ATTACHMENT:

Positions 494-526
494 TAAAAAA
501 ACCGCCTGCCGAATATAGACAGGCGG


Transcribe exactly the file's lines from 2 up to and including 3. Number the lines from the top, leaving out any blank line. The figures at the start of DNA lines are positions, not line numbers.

494 TAAAAAA
501 ACCGCCTGCCGAATATAGACAGGCGG